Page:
Sumitomo Bank Ltd. has cut its New York-based loan syndication team to two from six.
Alice Mills, a senior vice president, and Will Heishman, an assistant vice president, were laid off this week, and two vice presidents were reassigned. George Sherman joined leasing finance, while Seiji Sato went to international finance.
"Japanese and Asian banks no longer have as big an appetite," said a Sumitomo spokesman. "We have also concluded that we could perform syndications more efficiently through downsizing."
Salomon Brothers continues to staff up its nascent loan syndication team with former Chemical Banking Corp. executives.
This time, Salomon - the latest investment bank to develop a syndicated lending franchise - has landed Simone Dagnino, most recently of Smith Barney, as an associate. He started work two weeks ago.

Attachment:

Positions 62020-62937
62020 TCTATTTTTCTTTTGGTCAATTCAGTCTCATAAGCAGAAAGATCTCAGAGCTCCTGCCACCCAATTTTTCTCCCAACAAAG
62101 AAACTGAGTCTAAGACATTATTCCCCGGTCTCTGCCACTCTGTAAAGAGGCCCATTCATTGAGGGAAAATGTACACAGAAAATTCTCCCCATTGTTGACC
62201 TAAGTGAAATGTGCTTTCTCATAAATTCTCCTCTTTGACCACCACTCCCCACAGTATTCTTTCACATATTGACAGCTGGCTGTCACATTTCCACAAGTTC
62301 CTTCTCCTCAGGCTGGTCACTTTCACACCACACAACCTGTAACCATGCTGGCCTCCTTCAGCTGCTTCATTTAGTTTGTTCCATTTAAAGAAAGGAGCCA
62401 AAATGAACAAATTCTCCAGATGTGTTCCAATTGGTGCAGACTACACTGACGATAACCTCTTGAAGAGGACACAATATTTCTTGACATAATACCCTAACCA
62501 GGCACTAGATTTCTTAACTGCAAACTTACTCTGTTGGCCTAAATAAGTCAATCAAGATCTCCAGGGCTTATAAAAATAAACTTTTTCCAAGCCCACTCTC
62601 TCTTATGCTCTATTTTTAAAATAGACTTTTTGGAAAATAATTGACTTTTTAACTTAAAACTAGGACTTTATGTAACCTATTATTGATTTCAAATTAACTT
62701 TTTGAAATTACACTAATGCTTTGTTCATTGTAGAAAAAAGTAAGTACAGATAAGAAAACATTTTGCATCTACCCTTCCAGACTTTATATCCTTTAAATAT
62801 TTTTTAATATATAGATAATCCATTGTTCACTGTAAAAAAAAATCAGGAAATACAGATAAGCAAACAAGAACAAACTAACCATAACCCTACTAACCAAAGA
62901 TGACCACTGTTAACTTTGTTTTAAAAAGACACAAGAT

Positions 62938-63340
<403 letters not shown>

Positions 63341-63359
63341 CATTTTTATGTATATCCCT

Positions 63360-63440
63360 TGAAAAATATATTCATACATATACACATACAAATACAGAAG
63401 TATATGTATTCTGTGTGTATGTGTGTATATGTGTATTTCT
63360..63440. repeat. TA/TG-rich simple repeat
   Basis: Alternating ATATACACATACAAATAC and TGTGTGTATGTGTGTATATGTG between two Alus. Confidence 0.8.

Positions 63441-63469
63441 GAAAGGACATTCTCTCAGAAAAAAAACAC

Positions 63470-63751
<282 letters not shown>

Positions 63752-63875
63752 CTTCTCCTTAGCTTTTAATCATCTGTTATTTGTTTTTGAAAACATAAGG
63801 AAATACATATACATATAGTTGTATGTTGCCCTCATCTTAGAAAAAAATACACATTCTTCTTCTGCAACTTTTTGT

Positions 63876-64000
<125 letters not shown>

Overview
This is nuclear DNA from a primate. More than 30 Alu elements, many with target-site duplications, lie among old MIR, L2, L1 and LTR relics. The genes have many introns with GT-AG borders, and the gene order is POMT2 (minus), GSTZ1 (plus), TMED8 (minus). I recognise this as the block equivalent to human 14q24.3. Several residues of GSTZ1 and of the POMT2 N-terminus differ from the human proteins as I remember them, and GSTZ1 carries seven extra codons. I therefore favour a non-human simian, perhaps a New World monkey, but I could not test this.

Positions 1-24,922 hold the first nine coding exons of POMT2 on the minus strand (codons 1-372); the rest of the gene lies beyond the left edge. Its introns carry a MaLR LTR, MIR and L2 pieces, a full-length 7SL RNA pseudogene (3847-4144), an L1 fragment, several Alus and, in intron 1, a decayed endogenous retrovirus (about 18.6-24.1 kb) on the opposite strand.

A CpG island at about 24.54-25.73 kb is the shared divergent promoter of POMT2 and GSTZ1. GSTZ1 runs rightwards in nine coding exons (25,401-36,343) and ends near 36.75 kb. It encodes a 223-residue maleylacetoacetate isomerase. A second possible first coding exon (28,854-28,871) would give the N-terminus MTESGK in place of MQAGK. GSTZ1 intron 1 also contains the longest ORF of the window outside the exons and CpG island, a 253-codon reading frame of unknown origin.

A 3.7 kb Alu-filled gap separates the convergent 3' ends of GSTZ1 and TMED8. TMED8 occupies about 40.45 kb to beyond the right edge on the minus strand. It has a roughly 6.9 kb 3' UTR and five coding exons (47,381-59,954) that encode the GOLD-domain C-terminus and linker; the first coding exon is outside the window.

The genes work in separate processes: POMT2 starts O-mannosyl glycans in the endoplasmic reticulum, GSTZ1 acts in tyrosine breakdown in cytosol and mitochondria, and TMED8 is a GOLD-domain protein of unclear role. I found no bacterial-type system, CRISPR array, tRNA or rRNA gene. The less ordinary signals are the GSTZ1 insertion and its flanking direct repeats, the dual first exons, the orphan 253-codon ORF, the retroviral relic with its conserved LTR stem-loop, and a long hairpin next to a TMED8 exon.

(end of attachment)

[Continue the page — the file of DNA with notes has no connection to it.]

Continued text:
Mr. Dagnino had worked with Mavis Taintor and Nazan Clohesy at Chemical on loan syndications, and at Salomon he will take responsibility for originating and structuring loans.
Market sources said Bear, Stearns & Co. is in the final stages of putting together a bridge loan fund with a large bank. Bear Stearns is one of the few Wall Street firms yet to offer bridge loans. Increasingly, these loans are seen as a critical weapon for investment banks in defending their high-yield bond territory.
Speaking of high yield, market sources said Goldman, Sachs & Co. took the relatively unusual step of pulling two such junk deals for media and telecommunications companies from the market recently, despite a liquid and active market.
The investment bank had tried to bring deals for U.S. One and Cable Plus to market.
"The overall market has been very selective with respect to some of the media and telecommunications deals out there," said a high-yield expert.
A junk bond investor said the market shows good discipline when marginal deals don't get done.